While it appears the East Coast dodged a bullet with Hurricane Jose, the next 10 days look to be a busy time for transportation interests along the coast as Hurricane Maria’s track remains uncertain and there is still potential impacts from that storm early next week.
After it appeared for days that Jose would produce a significant impact, perhaps even landfall, somewhere along the East Coast north of New Jersey, Hurricane Jose slipped (mostly) harmlessly out to sea. The storm is producing gusty winds and rainfall in New England today and into tomorrow, and Tropical Storm warnings remain up for parts of the Northeast, but the major impacts have passed out to sea.
“Jose, currently located east of the outer banks of North Carolina, looks to meander off the East Coast thru the weekend before it gets forced across the Atlantic next week,” explained Riskpulse in a daily Energy Weather Brief published on Tuesday. “We are decreasing the risk of Jose making landfall on the East Coast to 15%; yesterday’s number was 30%. Thus, the threat to the East Coast is not zero but it has been decreasing during the past few days.”
As of this morning, Jose was a Category 1 hurricane with maximum sustained winds of 75 mph. The forecast calls for it to meander in the Atlantic off the New England coast before doing a small loop. Initially, some guidance suggested that loop could bring it back ashore on the East Coast, but that seems less likely now.
“Jose will produce some minor impacts (indirect impact) on the East Coast such as some minor storm surge which will lead to localized flooding in coastal locations, some minor wind, and rain in portions of the I-95 corridor,” Riskpulse said.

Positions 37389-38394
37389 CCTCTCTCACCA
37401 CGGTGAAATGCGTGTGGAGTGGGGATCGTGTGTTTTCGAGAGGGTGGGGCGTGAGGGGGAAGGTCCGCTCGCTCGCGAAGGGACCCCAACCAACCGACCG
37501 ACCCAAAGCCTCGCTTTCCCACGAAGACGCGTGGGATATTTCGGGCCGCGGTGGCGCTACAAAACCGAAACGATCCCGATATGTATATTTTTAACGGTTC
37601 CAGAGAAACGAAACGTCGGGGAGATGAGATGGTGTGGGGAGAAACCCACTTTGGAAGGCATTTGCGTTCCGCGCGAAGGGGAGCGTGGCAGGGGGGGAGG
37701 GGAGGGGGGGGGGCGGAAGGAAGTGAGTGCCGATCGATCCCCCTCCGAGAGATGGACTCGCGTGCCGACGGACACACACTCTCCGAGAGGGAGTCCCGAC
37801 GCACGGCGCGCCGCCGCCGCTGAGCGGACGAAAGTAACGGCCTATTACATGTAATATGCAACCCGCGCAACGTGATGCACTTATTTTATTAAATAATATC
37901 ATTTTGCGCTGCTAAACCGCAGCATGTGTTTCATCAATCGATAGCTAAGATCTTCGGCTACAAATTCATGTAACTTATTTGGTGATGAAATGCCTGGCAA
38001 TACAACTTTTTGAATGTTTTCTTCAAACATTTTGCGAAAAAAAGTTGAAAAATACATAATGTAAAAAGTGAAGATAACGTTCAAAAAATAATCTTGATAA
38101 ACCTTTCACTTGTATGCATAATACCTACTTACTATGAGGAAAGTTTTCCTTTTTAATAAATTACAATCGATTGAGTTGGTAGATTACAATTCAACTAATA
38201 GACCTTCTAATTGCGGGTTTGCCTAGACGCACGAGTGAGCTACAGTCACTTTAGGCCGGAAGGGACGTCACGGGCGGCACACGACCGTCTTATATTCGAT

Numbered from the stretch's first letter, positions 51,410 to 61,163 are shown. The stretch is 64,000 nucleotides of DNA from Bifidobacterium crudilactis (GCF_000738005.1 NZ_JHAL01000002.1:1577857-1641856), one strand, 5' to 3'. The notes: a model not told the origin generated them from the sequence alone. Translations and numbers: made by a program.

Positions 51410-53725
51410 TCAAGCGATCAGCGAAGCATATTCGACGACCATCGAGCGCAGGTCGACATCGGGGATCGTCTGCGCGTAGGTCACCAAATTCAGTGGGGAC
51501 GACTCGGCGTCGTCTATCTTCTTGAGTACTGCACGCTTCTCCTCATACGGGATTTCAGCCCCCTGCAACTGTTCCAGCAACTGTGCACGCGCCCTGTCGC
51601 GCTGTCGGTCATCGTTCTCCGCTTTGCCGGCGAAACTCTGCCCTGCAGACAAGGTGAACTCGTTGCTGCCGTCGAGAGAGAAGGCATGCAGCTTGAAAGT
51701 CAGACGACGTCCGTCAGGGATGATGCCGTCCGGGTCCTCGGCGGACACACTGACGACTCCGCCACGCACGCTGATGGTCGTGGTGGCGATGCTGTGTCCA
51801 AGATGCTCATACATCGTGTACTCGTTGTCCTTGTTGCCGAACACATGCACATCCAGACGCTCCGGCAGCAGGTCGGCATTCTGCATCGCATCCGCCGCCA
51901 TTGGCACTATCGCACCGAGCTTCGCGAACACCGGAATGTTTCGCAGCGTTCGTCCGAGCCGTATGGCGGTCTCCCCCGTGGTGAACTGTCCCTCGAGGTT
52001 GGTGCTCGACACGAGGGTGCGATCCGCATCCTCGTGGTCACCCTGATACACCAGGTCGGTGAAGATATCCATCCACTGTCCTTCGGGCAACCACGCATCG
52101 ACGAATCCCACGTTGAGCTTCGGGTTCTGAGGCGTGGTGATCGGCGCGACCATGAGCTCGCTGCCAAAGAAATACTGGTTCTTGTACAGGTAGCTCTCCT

Long-range forecasts for Hurricane Maria, an intense Category 5 storm with 160 mph winds, remain uncertain. Riskpulse initially targeted a 40% chance of Maria making landfall along the East Coast, but has reduced that to 25% today.
“The track is easing more in an eastward direction as it leaves the Caribbean and moves northward into the Atlantic,” the firm said. “If Maria does impact the East Coast, the timing would be the first part of next week.”
Hurricane tracks beyond a few days can vary greatly, which is why Riskpulse advises clients to monitor storms and be prepared to adjust quickly should conditions change. Riskpulse’s supply chain risk analysis helps shippers and carriers adjust operations according to upcoming conditions.
Maria is expected to make landfall in Puerto Rico tonight and continue tracking toward the East Coast. “However, model guidance has continued to shift the track further to the east, keeping the storm in the Atlantic rather than making landfall on the East Coast,” Riskpulse said.
Good news for storm-battered Florida.